Page:Catholic Encyclopedia, volume 1.djvu/548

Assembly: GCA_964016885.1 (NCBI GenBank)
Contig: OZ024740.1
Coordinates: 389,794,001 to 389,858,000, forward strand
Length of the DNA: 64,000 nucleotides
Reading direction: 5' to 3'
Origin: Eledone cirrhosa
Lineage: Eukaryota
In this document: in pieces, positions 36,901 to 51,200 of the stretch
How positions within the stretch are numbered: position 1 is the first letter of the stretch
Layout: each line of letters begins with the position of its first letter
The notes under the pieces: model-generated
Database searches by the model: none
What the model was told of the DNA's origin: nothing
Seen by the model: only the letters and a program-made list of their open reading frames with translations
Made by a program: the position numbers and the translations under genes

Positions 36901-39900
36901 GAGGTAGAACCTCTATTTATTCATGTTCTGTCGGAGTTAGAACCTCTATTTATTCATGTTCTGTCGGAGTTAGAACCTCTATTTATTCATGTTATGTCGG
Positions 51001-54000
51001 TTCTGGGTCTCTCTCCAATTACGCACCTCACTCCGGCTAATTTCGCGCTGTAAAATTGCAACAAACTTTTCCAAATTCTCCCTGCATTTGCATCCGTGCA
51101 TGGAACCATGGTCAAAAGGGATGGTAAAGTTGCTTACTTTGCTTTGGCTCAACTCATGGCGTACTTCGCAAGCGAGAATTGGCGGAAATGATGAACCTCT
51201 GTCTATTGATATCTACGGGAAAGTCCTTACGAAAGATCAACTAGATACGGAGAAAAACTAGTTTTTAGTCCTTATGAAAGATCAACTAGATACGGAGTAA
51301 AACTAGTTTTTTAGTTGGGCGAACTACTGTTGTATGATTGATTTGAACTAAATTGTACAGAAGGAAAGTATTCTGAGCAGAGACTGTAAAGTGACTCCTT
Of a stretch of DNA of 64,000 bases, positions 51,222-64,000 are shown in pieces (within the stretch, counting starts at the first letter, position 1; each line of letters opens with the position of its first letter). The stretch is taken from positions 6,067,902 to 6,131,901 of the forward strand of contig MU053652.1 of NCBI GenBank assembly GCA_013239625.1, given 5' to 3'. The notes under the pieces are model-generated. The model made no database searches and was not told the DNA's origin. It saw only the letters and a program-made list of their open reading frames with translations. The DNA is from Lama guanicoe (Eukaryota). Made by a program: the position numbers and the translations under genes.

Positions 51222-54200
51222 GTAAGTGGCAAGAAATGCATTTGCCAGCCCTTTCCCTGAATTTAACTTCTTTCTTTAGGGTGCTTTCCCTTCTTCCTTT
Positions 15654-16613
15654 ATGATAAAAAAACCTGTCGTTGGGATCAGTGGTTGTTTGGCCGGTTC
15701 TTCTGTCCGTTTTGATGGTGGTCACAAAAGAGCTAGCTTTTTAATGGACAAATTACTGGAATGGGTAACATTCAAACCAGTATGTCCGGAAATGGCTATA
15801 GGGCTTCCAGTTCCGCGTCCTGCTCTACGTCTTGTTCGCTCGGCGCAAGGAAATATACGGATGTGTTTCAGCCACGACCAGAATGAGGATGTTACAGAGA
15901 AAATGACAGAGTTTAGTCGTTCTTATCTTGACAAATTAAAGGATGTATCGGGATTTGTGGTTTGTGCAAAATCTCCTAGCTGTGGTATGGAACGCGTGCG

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ANGELUS 4SS ANGELUS of the clok at aflornoonc" (North, Church Bells of Lhicoliishire, 10'.)). ."Vt the same time it seems clear that in the of cathedral churches, etc., where the Ollicp a.s .said iu choir, the interval between Complin and the (anticipated) Matins of the next day was not very great; at any rate, at some seasons of the year. Under these circumstances the three interrupted peals of the Ave bell probably served as a sort of introduction to the continuous tolling of the curfew which preceded Matins. This would be sufficient to account for certain clear traces of a connection in some localities between the curfew and the recital of the three evening Aves. For instance, the poet Villon (fifteenth century) must clearly be thinking of the curfew, when he writes: J'oy la cloche de la Sarbonne Qui toujours li neuf heures sonne Le salut que I'ange pr^dit. Again, if there were no such connection, it would be difficult to explain why some of the Reformation bishops like Hooper did their best to suppress the tolling of the curfew as a superstitious practice. Still the attempt was not successful. Long before this, in 1.538, a Protestant Grand Jury in Canterbury had presented the parson of St. Peter's church for superstitious practices, complaining of the "tolling of the Ave bell after evening song done" (Stahl- schmidt. Church Bells of Kent, 358), but this could hardly have been the curfew. In.scription.s on Angblus Bells. — Many circum- stances point to the conclusion that the ringing of the Angelus in the fourteenth and even in the tliirteenth century must have been very general (see The Month, Jan., 1902, 09-70, and Jan., 1904, 60-63). The num- ber of bells belonging to those two centuries which still survive is relatively small, but a considerable proportion bear inscriptions which suggest that they were originally intended to serve as Ave bells. In the first place, many bear the words Ave Maria; or, as in the of a bell at Helfta, near Eisleben, in Germany, dated 1234, the whole sentence: Ave Maria, gratia -plena, Dominus tecum. Bells with thi.s Ave Maria inscription are also numerous in England, though in ICngland the Angelus bells seem in a very large mmiber of in.stances to have been dedi- cated to St. Gabriel. These Gabriel inscriptions take various forms. For example: Dulcis inslar mellis campana vocor Gabrielis (I am sweet as honey, and am called Gabriel's bell). In which very com- mon inscription the second word is often si.sto, or cisto; the true reading is perhaps dulcissimi mellis. Or again: Ecce Gabrielis sonat hcec campana fidelis (Behold this bell of faithful Gabriel sounds); or Minsi de calls nomen habeo Gabrielis (I bear the name of Gabriel sent from heaven), or Missus vera pie Gabriel fert Iceta Marice (Gabriel the mes- senger bears joyous tidings to holy Mary). We can liartUy be wrong in regarding these bells as Angelus lulls, for in the Diocese of Lincoln alone we find nineteen of the surviving medieval bells bearing the name of Gabriel, while only six bear the name of Michael, a much more popular patron in other re- spects. In France, the Ave Maria seems to have been the ordinary label for Angelus bells; but in Germany we find as the most common inscription of all, even in the case of many bells of the thirteenth century, the words O Rex Gloriw f'eni Cum Pace (O King of Glory, Come with Peace); as for instance, one of the bells of Freiburg in the Breisgau, dated 12.58. To explain the popularity of this inscription we have to remember that according to medieval tradition the Annunciation took place at evening. It was then that the Prince of Peace t'^ok flesh and ihvelt among us. Moreover in Germany, the Nether- l:uuls and in some parts of France the Angelus bell wa.s regularly known as the "Peace bell", and pro /iiirc schlagen (to toll for peace) was a phrase popu- larly used for ringing the Angelus. M.VNNER OF RiNGixG. — With regard to the manner of ringing the Angelus it seems sufficient to note that the triple stroke repeated three times with a pause between seems to have been adopted from the very beginning. In the fifteenth-century constitu- tions of Syon monastery it is directed that the lay brother "shall toll the Ave bell nine strokes at three times, keeping the space of one Pater and Ave be- tween each three toUings ". Again a fifteenth-cen- tury bell at Erfert bears the words: Cum icr reboo, pie Christiferam ter avelo fWhen I ring thrice, thrice devoutly greet the Mother of Christ). Still earlier, the statutes of Wells Cathedral, in 1331, direct that "three strokes should be struck at three several times upon the great bell in quick succes- sion", and this shortly before curfew. Similarly, at Lerida in Spain, in 130S, the bishop directs that "after Complin and as the shades of night are falling" the bell is to be pealed three times with in- tervals between (Villanueva, Viage, XVI, 323), while the faithful are directed on hearing the bell to fall on their knees and recite the Ave Maria. Otto, Glockenkunde, (2d ed. Leipzig, 1884); Wordswohth, Noleson Medieval Servu-es {hondon, 1898); BERTHELfc. Ennuittti campanairea (Montpellier, 1903); Raven, Church Bells of Suffolk (London, 1890); Stahlschmid, The Church Bells of Kent (London, 1887); Downman, Ancient Church Bells in Enn- land (London, 189()); North, Church Bells of Lincolnshire (Lincoln, 1882); Bergsek, Zur Glockenkunde ThUringens (Jena, 1896); Id., Die Glocken des Herzogtum Sachs.-Meiningen, (Jena. 1899); Effman, Die Glocken der Sladt Freiburg in der Schwciz (Strasburg, 1899); Liebeskind, Die Glocken des Neust&dtcr Kreises (Jena, 1005); The Month, Jan., 1902, Jan., 1904; Raven, The Bells of England, Lord, 1907. Hebbeut Thurston. Angelus Silesius (Johannes Scheffler), convert, poet, controversialist, the son of a Lutheran Polish nobleman, b. in Breslau in 1624; d. 9 July, 1677. He took the degree of doctor of philosophy and medicine, in Padua, in 1648, became court physician to the prince of Oels, in Silesia, was received into the Catholic Church in 1653, taking at confirmation the name of Angelus, to which he added the sur- name Silesius (Silcsian), by which name he is known in the history of literature. In 1601 he was ordained priest and retired to the monastery of the Knights of the Cross in Breslau, where ho died. His fortune he gave to pious and charitable institutions. With the .Icsuits Spec and Balde, he was one of the few distinguished poets that Germany produced in an age of poetical barrenness and debased taste. lie pub-